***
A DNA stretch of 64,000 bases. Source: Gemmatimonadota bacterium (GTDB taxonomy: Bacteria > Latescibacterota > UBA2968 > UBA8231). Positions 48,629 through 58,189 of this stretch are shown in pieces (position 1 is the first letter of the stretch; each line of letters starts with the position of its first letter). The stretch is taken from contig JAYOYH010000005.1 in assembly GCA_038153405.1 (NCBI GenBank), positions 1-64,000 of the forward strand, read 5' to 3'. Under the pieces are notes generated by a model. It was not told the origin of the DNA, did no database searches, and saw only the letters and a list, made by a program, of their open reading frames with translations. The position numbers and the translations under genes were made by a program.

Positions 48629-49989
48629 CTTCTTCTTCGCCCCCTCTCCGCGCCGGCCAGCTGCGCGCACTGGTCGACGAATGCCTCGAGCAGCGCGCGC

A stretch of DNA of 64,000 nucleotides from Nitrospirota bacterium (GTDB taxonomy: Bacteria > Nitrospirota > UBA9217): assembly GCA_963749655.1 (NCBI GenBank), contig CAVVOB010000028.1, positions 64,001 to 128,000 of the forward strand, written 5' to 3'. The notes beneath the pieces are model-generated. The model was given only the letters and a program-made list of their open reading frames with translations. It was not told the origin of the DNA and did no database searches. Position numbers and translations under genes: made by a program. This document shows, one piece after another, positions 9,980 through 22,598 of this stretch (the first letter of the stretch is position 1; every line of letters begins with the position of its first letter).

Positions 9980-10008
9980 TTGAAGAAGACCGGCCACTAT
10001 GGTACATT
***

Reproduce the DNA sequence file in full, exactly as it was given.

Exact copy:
A DNA stretch of 64,000 bases. Source: Gemmatimonadota bacterium (GTDB taxonomy: Bacteria > Latescibacterota > UBA2968 > UBA8231). Positions 48,629 through 58,189 of this stretch are shown in pieces (position 1 is the first letter of the stretch; each line of letters starts with the position of its first letter). The stretch is taken from contig JAYOYH010000005.1 in assembly GCA_038153405.1 (NCBI GenBank), positions 1-64,000 of the forward strand, read 5' to 3'. Under the pieces are notes generated by a model. It was not told the origin of the DNA, did no database searches, and saw only the letters and a list, made by a program, of their open reading frames with translations. The position numbers and the translations under genes were made by a program.

Positions 48629-49989
48629 CTTCTTCTTCGCCCCCTCTCCGCGCCGGCCAGCTGCGCGCACTGGTCGACGAATGCCTCGAGCAGCGCGCGC

A stretch of DNA of 64,000 nucleotides from Nitrospirota bacterium (GTDB taxonomy: Bacteria > Nitrospirota > UBA9217): assembly GCA_963749655.1 (NCBI GenBank), contig CAVVOB010000028.1, positions 64,001 to 128,000 of the forward strand, written 5' to 3'. The notes beneath the pieces are model-generated. The model was given only the letters and a program-made list of their open reading frames with translations. It was not told the origin of the DNA and did no database searches. Position numbers and translations under genes: made by a program. This document shows, one piece after another, positions 9,980 through 22,598 of this stretch (the first letter of the stretch is position 1; every line of letters begins with the position of its first letter).

Positions 9980-10008
9980 TTGAAGAAGACCGGCCACTAT
10001 GGTACATT